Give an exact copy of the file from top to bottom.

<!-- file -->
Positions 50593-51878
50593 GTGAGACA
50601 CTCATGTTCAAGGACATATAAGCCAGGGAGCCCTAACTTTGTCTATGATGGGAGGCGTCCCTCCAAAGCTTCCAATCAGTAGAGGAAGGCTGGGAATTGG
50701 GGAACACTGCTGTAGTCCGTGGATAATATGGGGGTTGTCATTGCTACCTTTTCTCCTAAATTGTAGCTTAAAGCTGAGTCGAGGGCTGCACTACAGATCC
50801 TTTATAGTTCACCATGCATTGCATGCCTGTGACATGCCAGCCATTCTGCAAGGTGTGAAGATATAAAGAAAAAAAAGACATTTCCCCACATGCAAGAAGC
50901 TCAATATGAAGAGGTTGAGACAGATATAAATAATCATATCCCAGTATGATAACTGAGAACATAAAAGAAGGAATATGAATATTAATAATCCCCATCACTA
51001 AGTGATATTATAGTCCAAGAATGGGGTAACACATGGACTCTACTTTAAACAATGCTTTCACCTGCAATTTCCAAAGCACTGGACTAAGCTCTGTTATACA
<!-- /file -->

Positions 50593-51878
50593 GTGAGACA
50601 CTCATGTTCAAGGACATATAAGCCAGGGAGCCCTAACTTTGTCTATGATGGGAGGCGTCCCTCCAAAGCTTCCAATCAGTAGAGGAAGGCTGGGAATTGG
50701 GGAACACTGCTGTAGTCCGTGGATAATATGGGGGTTGTCATTGCTACCTTTTCTCCTAAATTGTAGCTTAAAGCTGAGTCGAGGGCTGCACTACAGATCC
50801 TTTATAGTTCACCATGCATTGCATGCCTGTGACATGCCAGCCATTCTGCAAGGTGTGAAGATATAAAGAAAAAAAAGACATTTCCCCACATGCAAGAAGC
50901 TCAATATGAAGAGGTTGAGACAGATATAAATAATCATATCCCAGTATGATAACTGAGAACATAAAAGAAGGAATATGAATATTAATAATCCCCATCACTA
51001 AGTGATATTATAGTCCAAGAATGGGGTAACACATGGACTCTACTTTAAACAATGCTTTCACCTGCAATTTCCAAAGCACTGGACTAAGCTCTGTTATACA